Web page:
Current understanding of grapevine defense mechanisms against the biotrophic fungus (Erysiphe necator), the causal agent of powdery mildew disease
The most economically important disease of cultivated grapevines worldwide is powdery mildew (PM) caused by the ascomycete fungus Erysiphe necator. The majority of grapevine cultivars used for wine, table grape, and dried fruit production are derived from the Eurasian grape species Vitis vinifera because of its superior aroma and flavor characteristics. However, this species has little genetic resistance against E. necator meaning that grape production is highly dependent on the frequent use of fungicides. The integration of effective genetic resistance into cultivated grapevines would lead to significant financial and environmental benefits and represents a major challenge for viticultural industries and researchers worldwide. This review will outline the strategies being used to increase our understanding of the molecular basis of V. vinifera susceptibility to this fungal pathogen. It will summarize our current knowledge of different resistance loci/genes that have evolved in wild grapevine species to restrict PM infection and assess the potential application of these defense genes in the generation of PM-resistant grapevine germplasm. Finally, it addresses future research priorities which will be important in the rapid identification, evaluation, and deployment of new PM resistance genes which are capable of conferring effective and durable resistance in the vineyard.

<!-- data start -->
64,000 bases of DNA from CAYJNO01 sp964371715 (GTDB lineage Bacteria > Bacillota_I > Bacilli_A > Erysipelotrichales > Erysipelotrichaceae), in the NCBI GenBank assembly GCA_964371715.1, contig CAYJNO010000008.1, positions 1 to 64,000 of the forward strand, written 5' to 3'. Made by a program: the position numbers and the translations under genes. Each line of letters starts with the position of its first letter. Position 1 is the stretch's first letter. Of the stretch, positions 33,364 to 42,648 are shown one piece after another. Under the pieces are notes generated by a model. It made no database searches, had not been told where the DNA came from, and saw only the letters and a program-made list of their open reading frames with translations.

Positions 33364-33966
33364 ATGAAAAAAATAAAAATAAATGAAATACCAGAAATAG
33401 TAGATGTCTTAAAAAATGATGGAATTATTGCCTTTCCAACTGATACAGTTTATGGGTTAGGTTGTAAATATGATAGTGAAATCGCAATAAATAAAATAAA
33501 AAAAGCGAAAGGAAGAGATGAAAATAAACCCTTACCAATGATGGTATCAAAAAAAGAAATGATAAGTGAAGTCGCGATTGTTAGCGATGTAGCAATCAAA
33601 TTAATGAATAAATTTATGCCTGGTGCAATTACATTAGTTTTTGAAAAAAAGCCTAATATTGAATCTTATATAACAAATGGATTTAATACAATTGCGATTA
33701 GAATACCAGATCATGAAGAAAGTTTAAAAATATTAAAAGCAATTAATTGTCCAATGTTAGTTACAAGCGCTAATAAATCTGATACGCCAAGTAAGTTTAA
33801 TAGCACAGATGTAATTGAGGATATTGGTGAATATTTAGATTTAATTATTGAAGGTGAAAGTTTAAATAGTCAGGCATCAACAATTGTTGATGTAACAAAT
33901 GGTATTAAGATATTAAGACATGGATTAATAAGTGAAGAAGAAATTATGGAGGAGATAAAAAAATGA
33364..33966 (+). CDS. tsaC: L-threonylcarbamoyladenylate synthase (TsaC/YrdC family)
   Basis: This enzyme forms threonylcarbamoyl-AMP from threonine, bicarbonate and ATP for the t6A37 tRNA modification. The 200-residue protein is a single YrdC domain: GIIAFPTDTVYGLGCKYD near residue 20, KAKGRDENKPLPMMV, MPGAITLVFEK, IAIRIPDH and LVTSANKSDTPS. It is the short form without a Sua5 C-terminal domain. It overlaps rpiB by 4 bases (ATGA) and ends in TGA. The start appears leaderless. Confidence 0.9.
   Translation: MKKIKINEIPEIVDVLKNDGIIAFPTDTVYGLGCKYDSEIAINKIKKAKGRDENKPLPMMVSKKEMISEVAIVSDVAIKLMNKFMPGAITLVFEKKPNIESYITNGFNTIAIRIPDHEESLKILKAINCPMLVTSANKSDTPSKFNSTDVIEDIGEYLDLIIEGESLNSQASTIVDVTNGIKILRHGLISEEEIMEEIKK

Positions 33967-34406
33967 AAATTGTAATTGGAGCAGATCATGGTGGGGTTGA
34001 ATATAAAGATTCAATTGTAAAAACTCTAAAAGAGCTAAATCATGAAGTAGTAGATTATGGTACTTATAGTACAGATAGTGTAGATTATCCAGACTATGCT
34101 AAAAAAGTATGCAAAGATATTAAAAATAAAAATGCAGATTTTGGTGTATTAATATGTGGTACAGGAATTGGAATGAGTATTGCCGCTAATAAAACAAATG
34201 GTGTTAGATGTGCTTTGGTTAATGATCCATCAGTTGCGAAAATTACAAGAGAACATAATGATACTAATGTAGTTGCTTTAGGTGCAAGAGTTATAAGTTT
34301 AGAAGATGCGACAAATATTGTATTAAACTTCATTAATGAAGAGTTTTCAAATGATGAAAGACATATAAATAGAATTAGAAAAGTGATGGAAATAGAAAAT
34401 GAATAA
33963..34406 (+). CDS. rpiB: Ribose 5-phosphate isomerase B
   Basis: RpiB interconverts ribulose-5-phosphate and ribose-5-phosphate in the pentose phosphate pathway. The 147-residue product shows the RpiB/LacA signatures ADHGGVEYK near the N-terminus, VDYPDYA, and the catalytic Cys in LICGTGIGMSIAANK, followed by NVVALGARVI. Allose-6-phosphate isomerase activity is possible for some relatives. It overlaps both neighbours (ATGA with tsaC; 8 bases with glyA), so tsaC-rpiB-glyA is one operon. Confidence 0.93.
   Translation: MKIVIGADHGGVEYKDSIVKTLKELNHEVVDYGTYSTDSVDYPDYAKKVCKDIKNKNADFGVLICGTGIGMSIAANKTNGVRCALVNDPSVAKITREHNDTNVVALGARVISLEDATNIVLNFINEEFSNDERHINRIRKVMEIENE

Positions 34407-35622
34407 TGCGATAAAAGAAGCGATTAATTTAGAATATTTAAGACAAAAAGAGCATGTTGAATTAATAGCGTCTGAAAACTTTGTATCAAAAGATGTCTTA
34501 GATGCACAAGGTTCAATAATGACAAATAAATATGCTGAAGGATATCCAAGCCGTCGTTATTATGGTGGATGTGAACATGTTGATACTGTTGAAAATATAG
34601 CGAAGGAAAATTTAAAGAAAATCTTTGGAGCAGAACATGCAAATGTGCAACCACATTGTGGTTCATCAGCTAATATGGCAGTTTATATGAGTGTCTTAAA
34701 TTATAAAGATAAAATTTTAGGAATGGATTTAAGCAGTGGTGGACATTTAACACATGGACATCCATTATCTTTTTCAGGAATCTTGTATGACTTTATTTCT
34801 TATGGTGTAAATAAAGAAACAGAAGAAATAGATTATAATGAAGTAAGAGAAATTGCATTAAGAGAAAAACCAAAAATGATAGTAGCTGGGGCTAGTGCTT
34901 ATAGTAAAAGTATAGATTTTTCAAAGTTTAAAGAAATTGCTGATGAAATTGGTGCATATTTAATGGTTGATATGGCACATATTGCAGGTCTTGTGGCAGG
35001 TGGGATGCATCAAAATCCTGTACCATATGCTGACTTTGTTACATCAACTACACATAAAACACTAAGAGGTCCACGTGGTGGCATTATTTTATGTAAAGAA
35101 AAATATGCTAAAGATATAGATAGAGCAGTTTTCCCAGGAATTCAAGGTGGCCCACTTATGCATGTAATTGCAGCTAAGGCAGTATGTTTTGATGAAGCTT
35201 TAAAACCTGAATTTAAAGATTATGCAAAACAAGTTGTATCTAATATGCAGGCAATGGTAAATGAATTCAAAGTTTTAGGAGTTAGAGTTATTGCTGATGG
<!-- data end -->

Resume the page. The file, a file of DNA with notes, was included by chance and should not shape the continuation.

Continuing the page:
Qiu, Wenping, Angela Feechan, and Ian Dry. Current understanding of grapevine defense mechanisms against the biotrophic fungus (Erysiphe necator), the causal agent of powdery mildew disease." Horticulture Research 2 (2015): 15020."
College of Agriculture